But they returned to their deliberations after being told by US District Judge Amy St Eve they must make “every reasonable effort” to reach a unanimous decision.
Canadian-born Conrad Black and three other defendants are accused of swindling shareholders in the Hollinger International newspaper empire out of more than $US60 million ($A70 million) by skimming from the sale of hundreds of newspapers in Canada and the United States.
Lord Black, a former owner of the Fairfax media chain which runs Sydney Morning Herald and The Age, faces 13 criminal counts, including mail fraud, wire fraud and racketeering.
The judge asked the prosecution and the defence whether they would prefer to have a partial verdict or to press the jury to reach unanimity on all charges.
Defence lawyers said they would prefer a partial verdict, saying the jury had worked hard enough over the nine days.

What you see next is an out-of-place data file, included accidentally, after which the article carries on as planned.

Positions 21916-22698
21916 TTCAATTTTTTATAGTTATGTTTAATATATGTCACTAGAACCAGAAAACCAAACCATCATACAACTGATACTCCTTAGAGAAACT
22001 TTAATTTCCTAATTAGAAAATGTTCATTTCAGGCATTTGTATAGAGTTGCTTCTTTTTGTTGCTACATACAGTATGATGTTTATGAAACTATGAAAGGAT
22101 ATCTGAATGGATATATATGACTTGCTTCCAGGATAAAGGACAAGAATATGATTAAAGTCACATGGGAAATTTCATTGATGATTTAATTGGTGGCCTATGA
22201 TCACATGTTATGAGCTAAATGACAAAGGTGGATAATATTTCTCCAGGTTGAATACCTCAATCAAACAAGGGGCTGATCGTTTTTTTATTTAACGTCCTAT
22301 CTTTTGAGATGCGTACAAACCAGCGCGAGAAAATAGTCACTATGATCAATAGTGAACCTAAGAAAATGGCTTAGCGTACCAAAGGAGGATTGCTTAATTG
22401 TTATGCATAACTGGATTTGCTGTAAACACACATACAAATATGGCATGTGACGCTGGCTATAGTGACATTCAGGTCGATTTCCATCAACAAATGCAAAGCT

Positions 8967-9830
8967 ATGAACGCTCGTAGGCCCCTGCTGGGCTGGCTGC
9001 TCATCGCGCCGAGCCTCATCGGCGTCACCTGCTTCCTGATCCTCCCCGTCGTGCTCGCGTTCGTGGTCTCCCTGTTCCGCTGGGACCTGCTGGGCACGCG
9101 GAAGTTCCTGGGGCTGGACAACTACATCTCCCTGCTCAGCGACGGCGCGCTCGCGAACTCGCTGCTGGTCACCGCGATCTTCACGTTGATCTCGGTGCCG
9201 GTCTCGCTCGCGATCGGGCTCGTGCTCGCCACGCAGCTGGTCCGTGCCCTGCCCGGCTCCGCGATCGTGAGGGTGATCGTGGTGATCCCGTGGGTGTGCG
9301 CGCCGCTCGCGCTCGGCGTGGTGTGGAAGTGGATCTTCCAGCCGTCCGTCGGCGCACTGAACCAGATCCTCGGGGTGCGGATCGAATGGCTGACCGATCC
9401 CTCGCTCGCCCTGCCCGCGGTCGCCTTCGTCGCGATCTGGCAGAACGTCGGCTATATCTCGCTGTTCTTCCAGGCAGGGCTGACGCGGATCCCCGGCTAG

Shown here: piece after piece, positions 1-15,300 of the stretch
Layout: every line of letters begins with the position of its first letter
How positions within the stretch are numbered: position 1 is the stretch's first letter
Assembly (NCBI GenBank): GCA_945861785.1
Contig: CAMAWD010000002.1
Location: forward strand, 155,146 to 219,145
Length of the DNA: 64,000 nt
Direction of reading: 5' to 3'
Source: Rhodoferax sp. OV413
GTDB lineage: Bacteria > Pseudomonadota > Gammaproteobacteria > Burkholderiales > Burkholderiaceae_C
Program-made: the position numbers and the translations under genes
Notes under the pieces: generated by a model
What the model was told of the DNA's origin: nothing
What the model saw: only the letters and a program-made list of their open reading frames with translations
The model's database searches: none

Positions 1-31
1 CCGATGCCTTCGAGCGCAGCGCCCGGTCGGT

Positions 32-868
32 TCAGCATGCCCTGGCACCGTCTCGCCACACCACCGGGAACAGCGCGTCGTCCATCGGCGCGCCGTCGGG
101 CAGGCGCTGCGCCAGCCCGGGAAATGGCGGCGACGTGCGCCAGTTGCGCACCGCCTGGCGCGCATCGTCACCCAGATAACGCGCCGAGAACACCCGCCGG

But prosecutors said the jury ought to be advised of the option either to reach a partial verdict, which would be final, or to continue deliberations.
The judge said that she would not accept a partial verdict at this time but would “consider other options” if the jury sent her another note.
Lord Black, 62, is also accused of abusing his corporate perks when he got a cut-rate deal on buying a New York apartment, had the company pay for his wife’s birthday party and used the corporate jet for a tropical vacation.
Lord Black, a member of Britain’s House of Lords who once controlled the third largest newspaper empire in the world, could face up to 91 years in jail on fraud, racketeering, obstruction of justice and tax evasion charges.
The government is also seeking the forfeiture of 92 million dollars in assets.